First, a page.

implement georgia pathways and access to make healthcare accessible for the first time to thousands, and affordable for millions more, for promises by healthcare.gov giving georgians and up and increasing competition in the private sector to drive down costs, with state resources to shore up georgia's healthcare problems with $329 million in medicaid and peach care to fund projected costs in the coming year. when it comes to innovative reforms and healthcare georgia is leading the nation. to plant the seeds we grow in our state for years to come, we must add important nutrients
and strengthen vital life-saving programs and invest our resources and keeping georgia healthy and prosperous for generations to come. [applause] >> our oldest daughter jared is in school at the university of georgia to become a teacher. earlier this week she started her student teaching assignment, we are so proud she's chosen this path and passion for educating strengthened my commitment to the teachers of our state. the state was proactive in easing overwhelming challenges for teachers and administrators, $30 million to ensure student connectivity, cutting the requirements in testing, allocating $19 million for working parents providing
8.3 million units of ppe across the state. the daunting task of the next generation in the midst of covid-19 is anything but easy. so many educators went the extra mile in the classroom, in the best home life. they had meals to last them throughout the day. investing in children in the front lines, with additional burdens and remote learning, social distancing, wearing a mask, adapting to the new normal, made educating overwhelming. the men and women running georgia schools did not miss a beat, principals, teachers, custodians, bus drivers and support staff on down, their actions have inspired us all.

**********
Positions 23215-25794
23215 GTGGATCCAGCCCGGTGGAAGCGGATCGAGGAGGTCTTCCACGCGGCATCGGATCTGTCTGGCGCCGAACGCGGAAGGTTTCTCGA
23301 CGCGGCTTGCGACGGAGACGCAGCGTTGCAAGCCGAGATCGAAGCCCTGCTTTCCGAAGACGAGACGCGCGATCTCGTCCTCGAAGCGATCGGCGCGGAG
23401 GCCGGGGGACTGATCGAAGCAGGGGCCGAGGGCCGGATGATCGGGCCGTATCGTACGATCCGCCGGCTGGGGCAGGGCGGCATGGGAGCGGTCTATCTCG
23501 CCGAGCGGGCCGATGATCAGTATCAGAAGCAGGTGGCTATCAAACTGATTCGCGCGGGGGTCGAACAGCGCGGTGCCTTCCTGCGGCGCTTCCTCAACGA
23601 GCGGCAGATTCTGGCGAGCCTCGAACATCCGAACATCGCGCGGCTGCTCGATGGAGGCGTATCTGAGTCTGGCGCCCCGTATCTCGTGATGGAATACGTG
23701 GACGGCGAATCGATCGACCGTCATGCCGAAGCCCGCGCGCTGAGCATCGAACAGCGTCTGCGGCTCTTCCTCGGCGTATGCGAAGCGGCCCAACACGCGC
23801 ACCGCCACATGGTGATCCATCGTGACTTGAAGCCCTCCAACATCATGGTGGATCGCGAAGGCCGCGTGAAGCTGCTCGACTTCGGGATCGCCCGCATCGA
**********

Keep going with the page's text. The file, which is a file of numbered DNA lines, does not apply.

working closely with state school superintendent richard woods, the state will provide additional support to school system reopening efforts equating to a one time supplement of $1,000 per teacher and other employees. richard woods and his team had been tireless champions for schools, teachers and students even before the pandemic and i appreciate his friendship and his leadership. at his time i would like to ask all those in the chamber and those on live stream to thank our educators, administrators, cafeteria workers and school staff who face covid-19 with heart, passion and perseverance, thank you all.
ladies and gentlemen, the responsibility of all of those serving under this gold don't is a clear message that we support educators, students and parents. that is why for this year's budget i'm recommending $647 million to restore funding to school systems across the state. fully fund enrollment growth and whole schools harmless for enrollment productions with $570 million allocated to continue those efforts in next year's budget as well. [applause]